We had a couple Pinot Noirs, and a bottle of Chardonnay, and lots of sparkling water. Marilyn’s brother, Bud, who would be the first to admit he’s not a wine guy but likes to drink anyway, bought a bottle of Barefoot Sauvignon Blanc, which he drank on the rocks. Lest you think dinner with Steve necessarily implies wine snobbery of the highest order, keep that image in mind!
When everyone had gone home, Marilyn and I watched the 2008 documentary, Gonzo: The Life and Work of Dr. Hunter S. Thompson. (He’d been a favorite of mine from way back in the day, and I like to think the New Journalism he helped to inspire has had its influence on my writing in this blog.) The dogs cuddled up with us, little Annie with Marilyn, her mommy, Gus with me, and Maisie, Marilyn’s big, goofy Golden Lab, curled up snoring by the fireplace. It was cold in Pacifica, and the fog was rolling in as thick as mashed potatoes, but inside it was toasty warm and peaceful, as Christmas evenings should be.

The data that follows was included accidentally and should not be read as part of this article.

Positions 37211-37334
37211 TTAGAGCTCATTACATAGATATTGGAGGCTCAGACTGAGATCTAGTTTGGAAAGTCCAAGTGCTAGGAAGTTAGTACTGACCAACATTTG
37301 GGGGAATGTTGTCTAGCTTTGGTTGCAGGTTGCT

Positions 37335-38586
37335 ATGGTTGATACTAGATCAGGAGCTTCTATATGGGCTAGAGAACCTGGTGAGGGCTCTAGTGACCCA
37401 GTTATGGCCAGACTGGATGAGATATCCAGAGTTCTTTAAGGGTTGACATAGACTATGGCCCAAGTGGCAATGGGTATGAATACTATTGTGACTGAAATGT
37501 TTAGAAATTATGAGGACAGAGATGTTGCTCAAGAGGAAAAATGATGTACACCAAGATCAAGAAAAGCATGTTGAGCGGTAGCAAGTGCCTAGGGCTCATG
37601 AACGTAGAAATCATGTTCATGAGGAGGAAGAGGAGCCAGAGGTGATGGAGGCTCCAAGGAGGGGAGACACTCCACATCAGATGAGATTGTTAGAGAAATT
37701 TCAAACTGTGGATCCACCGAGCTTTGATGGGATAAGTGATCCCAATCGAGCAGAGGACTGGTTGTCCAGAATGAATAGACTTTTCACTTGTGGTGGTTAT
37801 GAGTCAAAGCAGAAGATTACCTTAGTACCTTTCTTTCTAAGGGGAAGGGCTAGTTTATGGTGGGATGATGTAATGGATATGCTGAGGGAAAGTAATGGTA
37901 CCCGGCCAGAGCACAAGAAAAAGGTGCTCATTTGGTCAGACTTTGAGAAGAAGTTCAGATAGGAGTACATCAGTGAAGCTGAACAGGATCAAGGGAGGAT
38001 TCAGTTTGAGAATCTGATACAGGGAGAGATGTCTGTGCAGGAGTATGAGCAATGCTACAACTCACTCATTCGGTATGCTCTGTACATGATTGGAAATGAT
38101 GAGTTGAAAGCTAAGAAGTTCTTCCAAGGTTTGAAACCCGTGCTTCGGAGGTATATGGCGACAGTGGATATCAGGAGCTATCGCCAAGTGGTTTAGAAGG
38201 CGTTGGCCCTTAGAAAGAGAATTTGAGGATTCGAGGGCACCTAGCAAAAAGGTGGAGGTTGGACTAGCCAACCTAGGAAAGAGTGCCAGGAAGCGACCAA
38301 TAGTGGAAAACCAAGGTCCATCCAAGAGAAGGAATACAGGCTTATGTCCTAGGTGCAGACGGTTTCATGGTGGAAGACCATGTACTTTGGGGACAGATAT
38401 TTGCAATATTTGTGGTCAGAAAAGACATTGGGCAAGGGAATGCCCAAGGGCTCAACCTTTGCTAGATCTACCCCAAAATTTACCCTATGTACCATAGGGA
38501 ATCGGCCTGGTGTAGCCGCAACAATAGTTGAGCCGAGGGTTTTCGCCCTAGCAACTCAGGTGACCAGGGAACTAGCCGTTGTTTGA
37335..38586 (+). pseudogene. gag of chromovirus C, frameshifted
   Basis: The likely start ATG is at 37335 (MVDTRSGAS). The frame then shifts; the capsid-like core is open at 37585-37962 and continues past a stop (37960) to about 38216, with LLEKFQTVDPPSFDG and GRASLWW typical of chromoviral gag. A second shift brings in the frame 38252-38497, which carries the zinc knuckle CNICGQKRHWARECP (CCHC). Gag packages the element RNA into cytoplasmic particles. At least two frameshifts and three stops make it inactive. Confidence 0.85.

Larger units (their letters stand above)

There’s a hissy fit going on in celebrity chef TV land that makes the occasional sparring between wine bloggers seem like a love-in. Seems that Anthony Bourdain gave an interview to TV Guide, in which he called Paula Deen “The worst, most dangerous person [in] America,” accused her of having “unholy connections with evil corporations” and, as if that’s not enough, added the ultimate putdown for a chef: “her food is f—ing bad for you.”
Then Anthony told us what he really thinks about the Food Network’s Guy Fieri. “I look at Guy Fieri and I just think, ‘Jesus, I’m glad that’s not me.’” But wait, there’s more! Anthony on Rachel Ray: “Does she even cook anymore? I don’t know why she bothers.” And, last but not least, the Bourdman on Sandra Lee, also a Food Network star (whose boyfriend happens to be Andrew Cuomo, the Governator of New York). “Don’t mess with her…I hate her works on this planet…”.